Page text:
varrious methods
involve
nvolvess usi
using va
and/or equipme
quipment to assist with
unica
Augmeent
ntaative
comm
ommuni
cation. Augm
devicces may inc
devi
ncllude sign
nguage,
ge, pi
picctur
uree boa
boarrds,
language
voicce output devi
devicces,
onicc voi
electroni
om ers. Augm
ugmeent
ntaative
and compute
omput
omm
munica
ysttems may
com
unication sys
otherr com
omm
muni
uniccation
include othe
hniques
que such
techniques
such as gesture
gestures, facial
expr
essions,
ons and nonspe
nonspeech
xpres
vocaalization.
voc
Alt
Althoug
hough devel
developing
recom
omm
hild
menda
ndati
tions for chi
ldren with
oral--m
mot
probl
oblem
ora
otoor and feeding probl
ems is
not the focus of thi
hiss guide
guidelline
ne,,
some
generral recom
omm
menda
ndatti
ons aarre
some gene
nclluded
ude bec
ho
hilldr
dreen who
inc
because chi
have (or
have thes
hese probl
probleems offten ha
speeech
develloping
oping)) a spe
are at risk foorr deve
alsso.
or language proble
problem al
It is us
usef
eful
ul to have a team of
pediaatric pr
onalls involve
nvolvedd in
nvol
pedi
proofessiona
ongoi
ng as
hilldr
dren
ongoing
assessment of chi
en foorr
whom ther
onceerns about
there are conc
oral-moto
di
otor fuunnct
nction or feeding.
ne
It is importa
por ant to assess the ne
port
ed
need
ve
for an augmenta
ugmentative
hilldr
com
omm
munica
unic
uni ation syst
ystem in chi
dreen
muni
s,
with com
omm
unication disorder
disorders,
peccially when
espe
hen spee
peech is not an
eff
ef
fffect
ectiive mode
mode of comm
ommunic
unication
for the chi
hilld. For som
somee chi
hilldren,
omm
muni
uniccation
augm
ugmeent
ntat
ative com
ngua
syst
ystems (incl
ncluding sign language
nguage))
nsiitiona
onall or tempor
oraary.
may be trans
It is recom
omm
mende
ndedd tha
hatt the
proffessional
onals involved
nvolved in the
assessment of chil
hildr
dreen with ora
ralmot
or and
dinng conc
onceerns have
otor
and feedi
knowledge of nor
otor
norm
mal or
oraal-m
motor
devellopm
opmeent as well
and feeding deve
xperi
ncee and expe
xperrtise in
as expe
xperienc
uch
assessing chil
hildre
dren with such
probl
probleems.
omm
mende
ndedd tha
hatt
It is recom
med tha
hatt the
par
parent
nts be innffor
orm
th
hee
us
ugmeent
ntat
ative
usee of an augm
ysttem may
communic
unication sys
promote the
help promote
devellopm
opmeent of spe
speeech.
deve
EIP
EI
P 22
42
QUICK REFERENCE GUIDE
USING RESULTS OF THE ASSESSMENT IN DECIDING WHETHER
TO INITIATE SPEECH/LANGUAGE THERAPY
The decision to initiate
speech/language therapy for young
children or not to depends on the
nature of the speech/language
problem and the developmental
level of the child. Professionals
use information from the in-depth
speech/language assessment and
the developmental assessment,
including any special assessments
for cognition, hearing, or other
special evaluations such as oralmotor problems.
Considerations for Initiating
Speech/language Therapy
Separate recommendations are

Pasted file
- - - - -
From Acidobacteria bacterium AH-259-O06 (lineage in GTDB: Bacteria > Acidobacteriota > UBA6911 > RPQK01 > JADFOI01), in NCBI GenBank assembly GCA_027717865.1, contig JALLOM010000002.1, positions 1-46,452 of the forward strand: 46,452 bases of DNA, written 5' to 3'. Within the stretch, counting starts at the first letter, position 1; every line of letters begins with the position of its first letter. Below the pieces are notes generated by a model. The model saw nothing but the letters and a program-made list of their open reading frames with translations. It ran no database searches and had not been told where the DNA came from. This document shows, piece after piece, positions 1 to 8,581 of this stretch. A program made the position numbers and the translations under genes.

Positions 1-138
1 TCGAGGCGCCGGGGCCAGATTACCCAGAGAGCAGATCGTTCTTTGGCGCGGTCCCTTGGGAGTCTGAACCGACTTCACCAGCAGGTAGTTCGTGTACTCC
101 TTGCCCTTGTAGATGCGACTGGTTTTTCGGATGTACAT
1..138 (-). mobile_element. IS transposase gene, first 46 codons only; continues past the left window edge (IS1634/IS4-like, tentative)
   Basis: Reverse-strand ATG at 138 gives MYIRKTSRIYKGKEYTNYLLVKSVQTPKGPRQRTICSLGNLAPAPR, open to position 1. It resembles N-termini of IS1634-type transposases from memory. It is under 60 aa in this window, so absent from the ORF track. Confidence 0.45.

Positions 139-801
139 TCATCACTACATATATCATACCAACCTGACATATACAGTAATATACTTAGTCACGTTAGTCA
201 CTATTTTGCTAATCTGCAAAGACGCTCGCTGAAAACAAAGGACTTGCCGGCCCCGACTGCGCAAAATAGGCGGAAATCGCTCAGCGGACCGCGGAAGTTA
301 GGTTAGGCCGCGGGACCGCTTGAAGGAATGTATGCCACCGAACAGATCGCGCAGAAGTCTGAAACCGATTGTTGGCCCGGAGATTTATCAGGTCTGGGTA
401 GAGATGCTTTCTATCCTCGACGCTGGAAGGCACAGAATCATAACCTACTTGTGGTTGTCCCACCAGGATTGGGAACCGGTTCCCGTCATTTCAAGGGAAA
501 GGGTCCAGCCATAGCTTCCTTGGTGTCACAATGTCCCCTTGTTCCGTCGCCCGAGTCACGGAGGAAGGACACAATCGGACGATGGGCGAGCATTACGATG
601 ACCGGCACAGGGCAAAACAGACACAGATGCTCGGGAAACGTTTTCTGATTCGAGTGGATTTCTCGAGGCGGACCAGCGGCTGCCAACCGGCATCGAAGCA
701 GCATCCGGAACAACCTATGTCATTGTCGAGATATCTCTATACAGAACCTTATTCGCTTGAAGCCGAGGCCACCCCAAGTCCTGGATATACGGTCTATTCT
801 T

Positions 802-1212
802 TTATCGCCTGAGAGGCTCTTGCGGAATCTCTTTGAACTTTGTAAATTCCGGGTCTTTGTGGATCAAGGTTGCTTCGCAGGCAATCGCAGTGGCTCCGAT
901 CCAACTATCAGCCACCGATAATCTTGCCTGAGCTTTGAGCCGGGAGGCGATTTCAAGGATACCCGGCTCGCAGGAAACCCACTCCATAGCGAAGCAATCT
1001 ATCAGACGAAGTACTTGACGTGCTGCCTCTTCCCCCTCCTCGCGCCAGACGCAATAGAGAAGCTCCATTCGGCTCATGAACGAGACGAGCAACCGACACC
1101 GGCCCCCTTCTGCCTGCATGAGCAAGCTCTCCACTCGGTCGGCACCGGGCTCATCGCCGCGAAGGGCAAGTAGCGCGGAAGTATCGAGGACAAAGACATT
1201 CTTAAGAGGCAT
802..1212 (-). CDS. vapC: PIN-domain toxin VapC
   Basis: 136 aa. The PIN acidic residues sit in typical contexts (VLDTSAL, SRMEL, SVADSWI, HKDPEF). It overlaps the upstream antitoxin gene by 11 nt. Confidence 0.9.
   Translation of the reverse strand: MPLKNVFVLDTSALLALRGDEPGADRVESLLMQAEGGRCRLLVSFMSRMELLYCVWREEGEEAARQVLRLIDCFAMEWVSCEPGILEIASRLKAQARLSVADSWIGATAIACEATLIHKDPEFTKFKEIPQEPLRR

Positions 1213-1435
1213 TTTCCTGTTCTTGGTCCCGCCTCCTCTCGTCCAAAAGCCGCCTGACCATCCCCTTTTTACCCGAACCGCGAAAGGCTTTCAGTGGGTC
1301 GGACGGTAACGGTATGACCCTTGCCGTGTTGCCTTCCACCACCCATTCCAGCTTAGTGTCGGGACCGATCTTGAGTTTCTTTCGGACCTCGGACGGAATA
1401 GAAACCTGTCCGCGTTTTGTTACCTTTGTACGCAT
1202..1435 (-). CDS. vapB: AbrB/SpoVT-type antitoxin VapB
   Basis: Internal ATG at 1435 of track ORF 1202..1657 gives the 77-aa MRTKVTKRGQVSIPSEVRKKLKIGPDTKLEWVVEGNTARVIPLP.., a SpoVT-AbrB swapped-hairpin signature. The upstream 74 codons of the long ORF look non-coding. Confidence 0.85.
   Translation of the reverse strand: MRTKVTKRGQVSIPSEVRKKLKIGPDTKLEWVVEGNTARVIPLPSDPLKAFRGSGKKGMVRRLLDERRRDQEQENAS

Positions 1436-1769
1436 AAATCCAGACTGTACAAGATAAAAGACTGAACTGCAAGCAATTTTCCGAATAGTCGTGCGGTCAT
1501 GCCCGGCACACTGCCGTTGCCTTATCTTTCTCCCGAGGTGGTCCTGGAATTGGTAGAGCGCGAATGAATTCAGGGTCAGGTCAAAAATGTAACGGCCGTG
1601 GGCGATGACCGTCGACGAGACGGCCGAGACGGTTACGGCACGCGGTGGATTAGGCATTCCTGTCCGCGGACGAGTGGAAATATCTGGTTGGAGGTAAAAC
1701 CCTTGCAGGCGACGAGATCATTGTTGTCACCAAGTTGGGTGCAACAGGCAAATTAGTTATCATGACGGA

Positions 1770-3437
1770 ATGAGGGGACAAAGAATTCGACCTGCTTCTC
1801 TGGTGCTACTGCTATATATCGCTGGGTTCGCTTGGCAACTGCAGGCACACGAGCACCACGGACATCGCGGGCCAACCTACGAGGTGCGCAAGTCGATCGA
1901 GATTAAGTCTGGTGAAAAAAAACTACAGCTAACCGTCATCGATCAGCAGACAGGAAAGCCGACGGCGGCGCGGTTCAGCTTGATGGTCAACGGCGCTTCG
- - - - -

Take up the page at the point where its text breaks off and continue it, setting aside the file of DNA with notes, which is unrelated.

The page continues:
given for children who have only a
speech/language problem with no
other apparent developmental
problems and for children in whom
the speech/language problem is
accompanied by other
developmental problems such as
general developmental delay,
hearing problems, or oral-motor
problems.
♦ a developmental assessment
that includes appropriate
assessment of the child’s
cognitive status
In deciding whether or not to
initiate speech/language therapy in
young children with possible
communication disorders, it is
important that parents and
professionals have available to
them current information from all
of the following:
♦ in-depth speech/language
assessment
♦ assessment of hearing
♦ assessment of oral-motor
problems, if present
After findings of the above
assessments are available, it is
important to make preliminary
decisions regarding the need for
speech/language therapy.
43
COMMUNICATION DISORDERS
Factors to consider in making the
decision about beginning
speech/language therapy include:
Children with Speech/Language
Problems and Developmental
Delays
♦ the severity of the child’s
speech/language delay
♦ the child’s cognitive status
It may not be necessary to initiate
formal speech language therapy
for children with general
developmental (cognitive) delays
if the following three conditions
are met:
♦ the presence of hearing, oralmotor, or any other significant
problems that may affect the
child’s communication
♦ the child’s comprehension and
expressive language are
consistent with the child’s
developmental level, and
It is important to recognize
that the indications for
speech/language therapy in
children with general
developmental delays may
change over time as the child
develops.
♦ the child has no other specific
speech/language impairments,
and
♦ the type of the child’s
speech/language problem
♦ the cognitive delay is not
associated with a specific
condition in which
communication problems are
usually a major component
(such as Down syndrome or
autism)
For children with specific
developmental disorders
associated with conditions in
which speech and language
problems are usually a major
component (such as Down
syndrome or autism), it may be
beneficial to initiate formal
speech/language therapy.
44
QUICK REFERENCE GUIDE
When the child’s language level
and developmental level are the
same and there are no other
specific speech/language disorders,
it is recommended that parents and
professionals initiate activities to
stimulate language development,
including appropriate social
interactions. It is also important to
continue active developmental
surveillance.
Considering Speech/Language
Therapy for Children with No
Other Developmental Problems
When in-depth speech/language
assessment finds that a child has a